Getting grief and bereavement support

Written by Suraj Shah, inspired by greatness.

Upon losing someone, do you feel there’s no-one you can talk to?

Even with loads of people around who try hard to make sure you’re not left on your own, it’s still so easy to feel alone. But there is a way through it.

A new reader of Live with loss had been struggling with her father’s death for over two years.

She recently wrote to me:

“I feel alone and stranded in that no one around me wants to talk about it. Many times I’ve restrained myself because people around me would either be uncomfortable or not ready to talk about loss or grieving.”

I think many of us have felt this at one time or another — whether someone close to us has died, or we’ve lost them in some other way.

Even with many caring people around, we feel completely stranded because it feels we can’t depend on them to give us what we need.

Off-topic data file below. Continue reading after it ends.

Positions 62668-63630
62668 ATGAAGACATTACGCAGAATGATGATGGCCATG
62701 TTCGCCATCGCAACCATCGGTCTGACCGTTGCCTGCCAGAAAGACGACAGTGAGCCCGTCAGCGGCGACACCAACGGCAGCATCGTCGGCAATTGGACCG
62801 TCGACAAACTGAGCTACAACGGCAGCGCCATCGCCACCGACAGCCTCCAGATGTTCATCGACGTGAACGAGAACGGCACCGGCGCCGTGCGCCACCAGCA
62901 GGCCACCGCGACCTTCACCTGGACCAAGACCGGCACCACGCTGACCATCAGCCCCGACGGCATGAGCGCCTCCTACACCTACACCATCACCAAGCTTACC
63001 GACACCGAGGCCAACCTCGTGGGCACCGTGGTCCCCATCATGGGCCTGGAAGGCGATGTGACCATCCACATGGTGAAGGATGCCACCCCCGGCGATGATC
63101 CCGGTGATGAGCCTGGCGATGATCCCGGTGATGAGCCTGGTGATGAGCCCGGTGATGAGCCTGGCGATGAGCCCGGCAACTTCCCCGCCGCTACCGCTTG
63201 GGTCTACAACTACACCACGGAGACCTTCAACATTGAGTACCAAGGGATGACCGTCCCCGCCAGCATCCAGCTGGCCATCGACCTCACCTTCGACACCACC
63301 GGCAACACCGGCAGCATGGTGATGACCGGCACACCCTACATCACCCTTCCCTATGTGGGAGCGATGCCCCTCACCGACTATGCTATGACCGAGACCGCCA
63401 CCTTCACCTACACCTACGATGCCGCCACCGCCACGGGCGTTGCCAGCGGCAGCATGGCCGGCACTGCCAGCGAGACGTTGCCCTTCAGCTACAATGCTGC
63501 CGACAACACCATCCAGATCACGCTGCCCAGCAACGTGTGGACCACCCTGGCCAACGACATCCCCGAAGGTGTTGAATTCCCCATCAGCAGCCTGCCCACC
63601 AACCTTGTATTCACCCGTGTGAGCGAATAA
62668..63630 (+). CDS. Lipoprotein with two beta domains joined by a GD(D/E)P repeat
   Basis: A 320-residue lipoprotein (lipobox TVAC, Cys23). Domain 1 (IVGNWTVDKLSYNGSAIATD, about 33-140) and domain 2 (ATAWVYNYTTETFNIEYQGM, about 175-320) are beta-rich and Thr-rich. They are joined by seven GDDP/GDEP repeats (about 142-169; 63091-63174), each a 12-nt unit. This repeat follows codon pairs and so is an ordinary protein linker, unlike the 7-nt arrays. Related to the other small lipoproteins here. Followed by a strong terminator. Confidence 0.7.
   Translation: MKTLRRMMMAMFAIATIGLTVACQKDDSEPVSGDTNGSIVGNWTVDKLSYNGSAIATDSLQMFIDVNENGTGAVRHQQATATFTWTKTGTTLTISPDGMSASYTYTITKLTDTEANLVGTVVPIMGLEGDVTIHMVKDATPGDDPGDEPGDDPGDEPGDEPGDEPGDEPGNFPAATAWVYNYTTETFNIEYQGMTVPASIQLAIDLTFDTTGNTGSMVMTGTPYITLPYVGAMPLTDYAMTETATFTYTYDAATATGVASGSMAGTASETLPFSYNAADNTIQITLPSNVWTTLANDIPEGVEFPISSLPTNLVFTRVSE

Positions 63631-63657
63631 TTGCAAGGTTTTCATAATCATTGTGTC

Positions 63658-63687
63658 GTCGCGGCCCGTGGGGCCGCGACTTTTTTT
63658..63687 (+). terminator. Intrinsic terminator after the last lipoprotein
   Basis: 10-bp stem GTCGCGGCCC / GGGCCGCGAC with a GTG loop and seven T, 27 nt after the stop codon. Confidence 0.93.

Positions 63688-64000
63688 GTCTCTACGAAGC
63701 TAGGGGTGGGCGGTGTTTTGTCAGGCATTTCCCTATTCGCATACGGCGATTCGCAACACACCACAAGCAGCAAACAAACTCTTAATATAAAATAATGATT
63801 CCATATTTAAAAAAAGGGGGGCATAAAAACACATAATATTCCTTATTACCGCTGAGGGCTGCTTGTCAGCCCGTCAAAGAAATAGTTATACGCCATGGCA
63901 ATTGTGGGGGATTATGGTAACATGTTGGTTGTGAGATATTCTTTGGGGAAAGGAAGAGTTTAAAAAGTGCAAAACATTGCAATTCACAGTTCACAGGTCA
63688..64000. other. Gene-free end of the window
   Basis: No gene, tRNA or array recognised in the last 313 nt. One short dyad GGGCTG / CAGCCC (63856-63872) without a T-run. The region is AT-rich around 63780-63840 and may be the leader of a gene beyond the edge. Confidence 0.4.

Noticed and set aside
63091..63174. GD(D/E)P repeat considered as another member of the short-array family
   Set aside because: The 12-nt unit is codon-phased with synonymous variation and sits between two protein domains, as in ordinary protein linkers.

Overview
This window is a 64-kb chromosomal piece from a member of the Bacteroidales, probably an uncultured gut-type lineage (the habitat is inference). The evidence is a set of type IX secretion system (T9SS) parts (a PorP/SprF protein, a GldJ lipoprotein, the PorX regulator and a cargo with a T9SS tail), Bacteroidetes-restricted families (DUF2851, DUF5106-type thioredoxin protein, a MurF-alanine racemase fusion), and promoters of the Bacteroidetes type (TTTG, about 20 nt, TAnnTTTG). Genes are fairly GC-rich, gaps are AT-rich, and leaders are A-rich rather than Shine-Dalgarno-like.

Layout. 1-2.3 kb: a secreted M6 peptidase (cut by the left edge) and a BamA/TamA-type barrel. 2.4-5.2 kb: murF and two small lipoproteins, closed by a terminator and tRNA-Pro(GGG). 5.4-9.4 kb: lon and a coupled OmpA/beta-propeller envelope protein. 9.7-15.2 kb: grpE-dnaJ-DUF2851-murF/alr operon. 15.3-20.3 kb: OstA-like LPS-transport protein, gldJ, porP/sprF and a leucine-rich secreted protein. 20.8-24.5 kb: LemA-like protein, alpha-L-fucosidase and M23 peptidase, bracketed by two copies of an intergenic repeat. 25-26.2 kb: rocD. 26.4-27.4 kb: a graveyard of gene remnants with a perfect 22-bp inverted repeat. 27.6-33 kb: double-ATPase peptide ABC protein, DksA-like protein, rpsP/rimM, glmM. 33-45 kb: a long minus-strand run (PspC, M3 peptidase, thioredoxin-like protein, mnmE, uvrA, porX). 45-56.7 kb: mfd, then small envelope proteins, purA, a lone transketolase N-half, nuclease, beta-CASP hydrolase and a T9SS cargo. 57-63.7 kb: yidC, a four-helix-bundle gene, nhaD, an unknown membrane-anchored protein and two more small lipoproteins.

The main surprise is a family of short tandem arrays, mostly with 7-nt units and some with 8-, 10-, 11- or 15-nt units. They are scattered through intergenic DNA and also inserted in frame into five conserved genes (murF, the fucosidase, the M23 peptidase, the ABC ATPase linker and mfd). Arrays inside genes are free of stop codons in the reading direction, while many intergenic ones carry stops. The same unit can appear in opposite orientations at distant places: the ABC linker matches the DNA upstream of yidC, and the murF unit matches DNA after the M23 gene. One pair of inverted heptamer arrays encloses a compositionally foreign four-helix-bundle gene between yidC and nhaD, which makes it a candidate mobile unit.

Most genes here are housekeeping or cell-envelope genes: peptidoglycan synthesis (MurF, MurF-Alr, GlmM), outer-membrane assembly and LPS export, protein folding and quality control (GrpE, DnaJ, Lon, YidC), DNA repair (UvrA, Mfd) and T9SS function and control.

The people around us

These people — our family, our friends, our colleagues and our neighbours — may think they know what we need. But mostly, they don’t. They may want the best for us, but they tend to arrive ill equipped.

Some don’t really know what to do, so they send a small note and leave us alone. Some don’t bother to contact at all.

Some are so caught up in their own lives that they don’t notice we need their support.

Some get so distracted retelling their own tragic stories or updating us about other people who have died, that they completely forget about us!

Some even have their own agendas in making sure we’re “fit to work” again, so they do what they can to rush us back into a normal happy state.